The website Polls was allowed to reopen after negotiations between its webmaster, Lu Guanghui, and the provincial authorities in Hunan, central China. After going back online the site invited visitors to reply to the following question: “Will the speech given by President Hu Jintao on the 85th anniversary of the founding of the Chinese Communist Party speed up the fight against corruption in China?” It suggests four possible answers: “Yes this speech will significantly contribute to speeding up the process”, “Yes, this speech will have the desired effect”, “No this speech is just window-dressing” and “Hard to say for now, so no opinion.”
Noose tightening around Chinese Web
Freedom of expression on the Internet has been constantly eroded in China for the last two years, said Reporters Without Borders, calling for solidarity with those - bloggers, journalists or simple Internet-users - who are fighting for a free Internet in China.
Laws regulating the Net are multiplying and censorship is being reaffirmed as a national priority every day, said the press freedom organisation.
The website Polls, which has already been closed by the authorities in May 2006, has come under a fresh official onslaught and has not posted any fresh news since 27 June, while on 29 June, the government announced it was going to step up control of weblogs and search engines to block all “illegal and unhealthy” content.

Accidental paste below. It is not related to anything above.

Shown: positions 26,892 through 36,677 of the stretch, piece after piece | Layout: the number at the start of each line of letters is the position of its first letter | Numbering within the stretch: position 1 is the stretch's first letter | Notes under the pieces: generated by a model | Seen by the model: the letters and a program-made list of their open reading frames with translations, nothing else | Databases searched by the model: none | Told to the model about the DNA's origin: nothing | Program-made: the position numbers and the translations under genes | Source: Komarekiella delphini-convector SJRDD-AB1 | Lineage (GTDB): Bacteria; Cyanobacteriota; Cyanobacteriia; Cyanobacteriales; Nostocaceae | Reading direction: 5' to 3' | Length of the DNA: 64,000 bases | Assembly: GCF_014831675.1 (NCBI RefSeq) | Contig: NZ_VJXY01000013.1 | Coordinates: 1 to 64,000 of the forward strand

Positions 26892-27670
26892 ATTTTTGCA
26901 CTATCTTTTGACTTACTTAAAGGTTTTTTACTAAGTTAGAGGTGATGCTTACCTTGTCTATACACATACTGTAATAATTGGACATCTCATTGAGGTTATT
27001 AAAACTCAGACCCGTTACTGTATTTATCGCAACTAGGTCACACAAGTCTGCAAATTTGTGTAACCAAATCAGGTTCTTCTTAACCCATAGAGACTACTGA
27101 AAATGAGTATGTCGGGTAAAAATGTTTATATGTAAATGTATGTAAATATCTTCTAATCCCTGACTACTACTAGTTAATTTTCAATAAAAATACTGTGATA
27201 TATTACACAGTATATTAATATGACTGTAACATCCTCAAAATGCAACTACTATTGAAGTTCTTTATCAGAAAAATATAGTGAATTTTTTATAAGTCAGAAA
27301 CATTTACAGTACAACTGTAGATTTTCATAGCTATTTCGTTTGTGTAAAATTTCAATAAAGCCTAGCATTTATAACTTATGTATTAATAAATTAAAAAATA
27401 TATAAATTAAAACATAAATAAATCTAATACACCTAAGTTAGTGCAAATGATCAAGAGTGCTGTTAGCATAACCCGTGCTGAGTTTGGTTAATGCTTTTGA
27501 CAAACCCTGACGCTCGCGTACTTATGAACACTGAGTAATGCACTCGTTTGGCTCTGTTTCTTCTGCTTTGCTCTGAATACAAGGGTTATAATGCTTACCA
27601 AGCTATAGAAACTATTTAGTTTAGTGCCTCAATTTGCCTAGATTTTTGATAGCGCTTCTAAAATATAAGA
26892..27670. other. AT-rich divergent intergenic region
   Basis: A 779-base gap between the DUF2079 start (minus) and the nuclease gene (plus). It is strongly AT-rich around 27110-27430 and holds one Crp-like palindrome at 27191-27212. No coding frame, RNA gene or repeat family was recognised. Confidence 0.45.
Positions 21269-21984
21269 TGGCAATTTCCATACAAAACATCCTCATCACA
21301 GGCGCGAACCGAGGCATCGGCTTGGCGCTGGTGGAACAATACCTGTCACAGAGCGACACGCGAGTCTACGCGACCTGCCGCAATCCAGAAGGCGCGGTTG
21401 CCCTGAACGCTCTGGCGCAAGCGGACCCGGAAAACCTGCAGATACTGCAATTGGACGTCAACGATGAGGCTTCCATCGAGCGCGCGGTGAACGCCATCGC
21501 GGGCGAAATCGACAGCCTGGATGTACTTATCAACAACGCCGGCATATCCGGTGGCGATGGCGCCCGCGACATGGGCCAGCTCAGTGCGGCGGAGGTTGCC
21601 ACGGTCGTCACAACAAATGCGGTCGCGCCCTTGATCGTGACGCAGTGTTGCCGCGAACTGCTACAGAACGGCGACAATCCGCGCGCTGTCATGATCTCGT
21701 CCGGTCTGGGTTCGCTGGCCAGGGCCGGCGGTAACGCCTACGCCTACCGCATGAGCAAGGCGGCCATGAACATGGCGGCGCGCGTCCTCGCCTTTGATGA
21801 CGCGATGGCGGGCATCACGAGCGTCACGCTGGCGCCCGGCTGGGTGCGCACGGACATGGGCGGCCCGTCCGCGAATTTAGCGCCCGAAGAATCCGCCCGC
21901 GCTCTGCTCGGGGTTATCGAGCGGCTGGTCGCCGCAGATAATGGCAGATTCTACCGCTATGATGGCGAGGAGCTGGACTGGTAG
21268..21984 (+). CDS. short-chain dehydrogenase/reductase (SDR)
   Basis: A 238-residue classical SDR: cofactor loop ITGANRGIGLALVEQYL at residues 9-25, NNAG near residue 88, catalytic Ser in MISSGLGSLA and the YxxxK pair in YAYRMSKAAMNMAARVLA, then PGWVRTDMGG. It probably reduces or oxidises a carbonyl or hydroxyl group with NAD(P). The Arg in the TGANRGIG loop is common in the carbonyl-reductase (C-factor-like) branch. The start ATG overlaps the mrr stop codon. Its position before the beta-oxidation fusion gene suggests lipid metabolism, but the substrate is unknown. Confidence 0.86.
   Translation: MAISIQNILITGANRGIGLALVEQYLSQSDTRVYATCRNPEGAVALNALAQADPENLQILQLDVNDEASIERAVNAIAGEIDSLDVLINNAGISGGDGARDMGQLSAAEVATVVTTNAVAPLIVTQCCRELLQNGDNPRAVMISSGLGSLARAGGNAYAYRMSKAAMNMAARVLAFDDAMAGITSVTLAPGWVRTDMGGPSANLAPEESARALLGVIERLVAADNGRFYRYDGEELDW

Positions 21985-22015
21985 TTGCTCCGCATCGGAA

Polls was closed for several weeks in May after posting a questionnaire about the 1989 Tiananmen Square massacre. After several weeks of negotiations with the authorities the site was able to reopen on 6 June.
But on 27 June, the director of Polls, Lu Guanghui, received a phone call from the Publicity Department (former Propaganda Department) in Hunan province in central China informing him that his site was no longer tolerated by the authorities in Beijing. They considered that articles posted on the site referring to the Cultural Revolution were “extremely irresponsible” and likely to have “harmful effects on society”.
The website was again accessible on the morning of 29 June, but empty of all content, its home page saying that “negotiations are under way with the competent authorities”.
The government said on 29 June that it wanted to tighten control of weblogs and search engines. The Information Office of the State Council, through its director, Cai Wu, said that the government was going to “take effective measures to put the BBS, blog and search engine under control”.
Industry and information minister Wang Xiaodong added that his services would “speed up the technology development to safeguard the management of the Net” and “do more researches on the Internet security issues triggered by the new technologies of blogs and search engines.”
In a country in which the traditional media are strictly controlled by the regime, the Internet is a media which is expanding rapidly with more than 100 million Internet-users and nearly 37 million weblogs - a figure which is expected to pass 60 million by the end of the year, according to a study carried out by the University of Tsinghua.
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